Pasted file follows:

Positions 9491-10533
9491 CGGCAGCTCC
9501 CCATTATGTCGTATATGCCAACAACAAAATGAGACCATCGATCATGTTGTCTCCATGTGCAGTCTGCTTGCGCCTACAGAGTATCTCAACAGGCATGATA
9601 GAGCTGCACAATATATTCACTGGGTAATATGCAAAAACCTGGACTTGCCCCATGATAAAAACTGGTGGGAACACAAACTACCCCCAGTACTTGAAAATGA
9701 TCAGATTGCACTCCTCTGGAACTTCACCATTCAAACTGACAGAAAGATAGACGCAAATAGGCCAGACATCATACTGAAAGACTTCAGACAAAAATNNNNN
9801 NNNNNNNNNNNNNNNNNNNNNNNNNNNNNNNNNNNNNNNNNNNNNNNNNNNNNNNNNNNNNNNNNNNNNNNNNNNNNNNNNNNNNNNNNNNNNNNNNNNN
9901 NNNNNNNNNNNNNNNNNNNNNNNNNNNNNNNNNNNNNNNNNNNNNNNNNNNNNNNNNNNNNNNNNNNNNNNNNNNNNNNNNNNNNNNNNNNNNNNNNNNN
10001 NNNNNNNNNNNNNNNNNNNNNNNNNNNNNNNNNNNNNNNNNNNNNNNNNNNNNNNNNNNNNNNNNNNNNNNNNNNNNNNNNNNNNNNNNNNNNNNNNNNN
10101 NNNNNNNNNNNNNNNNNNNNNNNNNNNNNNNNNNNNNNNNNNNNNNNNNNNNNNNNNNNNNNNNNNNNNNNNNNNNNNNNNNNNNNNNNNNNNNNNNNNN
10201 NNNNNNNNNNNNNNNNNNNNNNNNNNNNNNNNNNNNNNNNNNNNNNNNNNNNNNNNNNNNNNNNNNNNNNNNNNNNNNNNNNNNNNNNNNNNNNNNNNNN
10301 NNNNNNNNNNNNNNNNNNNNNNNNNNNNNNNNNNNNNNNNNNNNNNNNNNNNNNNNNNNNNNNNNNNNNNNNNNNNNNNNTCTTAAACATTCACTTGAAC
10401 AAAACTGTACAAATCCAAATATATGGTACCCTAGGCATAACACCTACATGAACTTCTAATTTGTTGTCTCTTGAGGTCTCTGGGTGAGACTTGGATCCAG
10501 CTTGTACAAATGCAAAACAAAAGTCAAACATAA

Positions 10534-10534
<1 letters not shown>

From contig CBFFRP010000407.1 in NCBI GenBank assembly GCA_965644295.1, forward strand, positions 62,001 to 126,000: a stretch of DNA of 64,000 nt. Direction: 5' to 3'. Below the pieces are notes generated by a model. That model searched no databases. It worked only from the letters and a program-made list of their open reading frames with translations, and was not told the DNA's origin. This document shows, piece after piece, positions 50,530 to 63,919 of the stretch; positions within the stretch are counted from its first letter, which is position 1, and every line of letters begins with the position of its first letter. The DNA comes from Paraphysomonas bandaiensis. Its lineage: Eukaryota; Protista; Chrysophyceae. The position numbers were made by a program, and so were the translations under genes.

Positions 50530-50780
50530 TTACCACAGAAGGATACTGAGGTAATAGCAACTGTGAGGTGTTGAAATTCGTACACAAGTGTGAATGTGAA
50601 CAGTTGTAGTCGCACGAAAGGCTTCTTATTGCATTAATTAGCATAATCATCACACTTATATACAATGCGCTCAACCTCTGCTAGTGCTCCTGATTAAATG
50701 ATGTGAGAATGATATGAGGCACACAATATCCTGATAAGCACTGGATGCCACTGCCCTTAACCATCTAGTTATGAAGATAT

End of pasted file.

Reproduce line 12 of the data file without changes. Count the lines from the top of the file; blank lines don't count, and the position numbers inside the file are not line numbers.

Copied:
10401 AAAACTGTACAAATCCAAATATATGGTACCCTAGGCATAACACCTACATGAACTTCTAATTTGTTGTCTCTTGAGGTCTCTGGGTGAGACTTGGATCCAG